The largest study to date of male breast cancer finds, contrary to previous reports, breast cancer rates in men are increasing though the disease remains rare. A new study published May 24, 2004 in the online edition of CANCER, a peer-reviewed journal of the American Cancer Society, concludes there are significant differences in the presentation of breast cancer between the sexes though survival rates remain similar. The full study will be available via Wiley InterScience
, and will appear in the July 1, 2004 print issue.
Male breast cancer is a rare malignancy, representing only 0.6 percent of all breast cancers and less than 1 percent of cancers in men. Because it is so rare and poorly studied, there is limited data regarding its epidemiology, treatment, and prognosis. Moreover, studies to date conflict on whether the disease presents the same in men as it does in women. To fill in the gaps in clinical knowledge of male breast cancer, researchers analyzed data collected from 1973 to 1998 and included in the National Cancer Institute's Surveillance, Epidemiology, and End Results (SEER) database representing the largest study to date of male breast cancer.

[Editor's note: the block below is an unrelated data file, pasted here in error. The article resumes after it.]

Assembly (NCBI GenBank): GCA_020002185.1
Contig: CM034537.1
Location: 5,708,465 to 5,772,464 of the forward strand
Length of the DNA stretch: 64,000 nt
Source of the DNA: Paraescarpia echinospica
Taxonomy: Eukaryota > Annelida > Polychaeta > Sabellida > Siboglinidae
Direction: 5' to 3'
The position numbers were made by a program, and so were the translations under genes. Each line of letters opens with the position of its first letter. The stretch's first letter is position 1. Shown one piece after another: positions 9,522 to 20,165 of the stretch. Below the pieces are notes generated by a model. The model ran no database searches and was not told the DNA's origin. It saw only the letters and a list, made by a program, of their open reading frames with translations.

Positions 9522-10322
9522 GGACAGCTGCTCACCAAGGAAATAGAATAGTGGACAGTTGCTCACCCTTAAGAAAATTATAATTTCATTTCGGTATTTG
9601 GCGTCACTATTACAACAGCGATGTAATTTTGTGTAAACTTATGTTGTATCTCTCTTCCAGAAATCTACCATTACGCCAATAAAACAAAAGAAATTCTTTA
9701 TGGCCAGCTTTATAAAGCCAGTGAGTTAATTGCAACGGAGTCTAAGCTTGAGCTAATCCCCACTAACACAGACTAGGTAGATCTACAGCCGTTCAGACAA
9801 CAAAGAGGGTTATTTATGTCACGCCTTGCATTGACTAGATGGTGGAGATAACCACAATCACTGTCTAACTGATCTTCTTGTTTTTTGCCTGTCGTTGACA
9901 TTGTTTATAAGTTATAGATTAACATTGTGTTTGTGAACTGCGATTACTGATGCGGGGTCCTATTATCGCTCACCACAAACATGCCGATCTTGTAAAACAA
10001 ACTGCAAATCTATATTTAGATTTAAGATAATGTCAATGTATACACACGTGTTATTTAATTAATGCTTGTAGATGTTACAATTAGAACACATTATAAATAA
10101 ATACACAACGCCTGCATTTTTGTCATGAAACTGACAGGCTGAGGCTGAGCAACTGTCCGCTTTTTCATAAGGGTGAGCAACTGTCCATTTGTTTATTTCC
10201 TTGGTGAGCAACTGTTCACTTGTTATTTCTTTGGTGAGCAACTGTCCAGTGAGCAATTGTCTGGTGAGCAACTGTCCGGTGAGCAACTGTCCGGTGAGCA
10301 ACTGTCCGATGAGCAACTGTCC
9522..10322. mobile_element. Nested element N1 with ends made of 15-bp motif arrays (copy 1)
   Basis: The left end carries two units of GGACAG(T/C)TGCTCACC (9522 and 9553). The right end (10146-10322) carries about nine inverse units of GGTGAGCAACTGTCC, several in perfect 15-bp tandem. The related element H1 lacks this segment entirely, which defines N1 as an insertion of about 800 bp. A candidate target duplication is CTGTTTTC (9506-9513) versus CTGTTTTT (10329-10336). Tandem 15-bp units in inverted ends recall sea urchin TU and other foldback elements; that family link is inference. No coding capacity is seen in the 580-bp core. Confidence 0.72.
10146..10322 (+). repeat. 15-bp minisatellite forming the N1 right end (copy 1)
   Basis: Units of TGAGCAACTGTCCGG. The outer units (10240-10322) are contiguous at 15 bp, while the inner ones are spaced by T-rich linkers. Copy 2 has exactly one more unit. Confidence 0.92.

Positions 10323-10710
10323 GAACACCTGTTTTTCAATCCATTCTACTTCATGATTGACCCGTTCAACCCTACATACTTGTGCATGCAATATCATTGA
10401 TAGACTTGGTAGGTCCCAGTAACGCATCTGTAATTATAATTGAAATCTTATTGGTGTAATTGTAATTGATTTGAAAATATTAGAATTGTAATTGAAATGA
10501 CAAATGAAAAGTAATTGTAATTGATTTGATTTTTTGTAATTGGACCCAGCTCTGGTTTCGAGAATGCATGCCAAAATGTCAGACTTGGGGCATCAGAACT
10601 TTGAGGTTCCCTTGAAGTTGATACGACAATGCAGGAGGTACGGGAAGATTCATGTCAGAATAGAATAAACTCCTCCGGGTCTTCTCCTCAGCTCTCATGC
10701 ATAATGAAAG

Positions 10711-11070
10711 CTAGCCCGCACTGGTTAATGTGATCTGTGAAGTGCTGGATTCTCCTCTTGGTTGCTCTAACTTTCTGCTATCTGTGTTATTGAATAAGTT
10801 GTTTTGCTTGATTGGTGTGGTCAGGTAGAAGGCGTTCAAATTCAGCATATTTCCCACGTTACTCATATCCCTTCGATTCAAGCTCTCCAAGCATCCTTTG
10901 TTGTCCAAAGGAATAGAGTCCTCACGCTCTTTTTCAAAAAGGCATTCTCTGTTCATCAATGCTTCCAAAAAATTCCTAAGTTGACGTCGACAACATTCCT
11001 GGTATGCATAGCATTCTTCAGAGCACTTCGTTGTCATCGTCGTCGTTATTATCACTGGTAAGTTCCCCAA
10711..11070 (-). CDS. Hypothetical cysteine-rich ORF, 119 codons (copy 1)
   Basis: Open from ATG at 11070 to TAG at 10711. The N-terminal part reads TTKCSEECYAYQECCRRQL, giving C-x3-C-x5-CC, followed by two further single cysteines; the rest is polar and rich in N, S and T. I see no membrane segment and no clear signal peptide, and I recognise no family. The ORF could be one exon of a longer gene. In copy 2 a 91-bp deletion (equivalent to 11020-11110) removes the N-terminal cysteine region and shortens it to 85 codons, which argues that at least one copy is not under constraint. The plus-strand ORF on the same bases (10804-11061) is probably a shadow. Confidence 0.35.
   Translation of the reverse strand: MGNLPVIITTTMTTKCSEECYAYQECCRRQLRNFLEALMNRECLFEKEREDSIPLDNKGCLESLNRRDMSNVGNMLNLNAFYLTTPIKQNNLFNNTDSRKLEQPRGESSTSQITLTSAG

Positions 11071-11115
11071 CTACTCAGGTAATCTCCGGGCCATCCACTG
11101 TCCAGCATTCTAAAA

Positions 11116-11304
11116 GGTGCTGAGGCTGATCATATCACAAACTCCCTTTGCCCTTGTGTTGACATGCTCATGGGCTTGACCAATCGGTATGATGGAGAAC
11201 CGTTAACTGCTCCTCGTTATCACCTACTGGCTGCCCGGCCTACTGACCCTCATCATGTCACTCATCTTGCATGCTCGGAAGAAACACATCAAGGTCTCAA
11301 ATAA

Researchers led by Dr. Sharon H. Giordano of the University of Texas M. D. Anderson Cancer Center found that the incidence of breast cancer in men increased significantly, from 0.86 to 1.08 cases per 100,000 men over 25 years. Still, this increase was not as dramatic as the increase in female breast cancer over the same period. For both genders risk increased with age, and stage-for-stage there was no difference in survival.
The study also found men tend to be diagnosed at an older age (67 years) than women (62 years). Clinically, men are more likely to present with disease in axillary lymph nodes, at a more advanced stage of disease, and with estrogen and progesterone receptor positive tumors. The two most common types of breast cancer in men were invasive ductal or unclassified carcinomas (93.4 percent) and papillary carcinomas (2.6 percent).
Larger tumor size and axillary lymph node disease were independently associated with shortened survival. Tumor grade and receptor status were not.
The authors conclude: "this data suggests that the incidence of male breast cancer is climbing, men are diagnosed with later stage disease than women, and that hormone receptor status and tumor grade are not independent prognostic factors for men."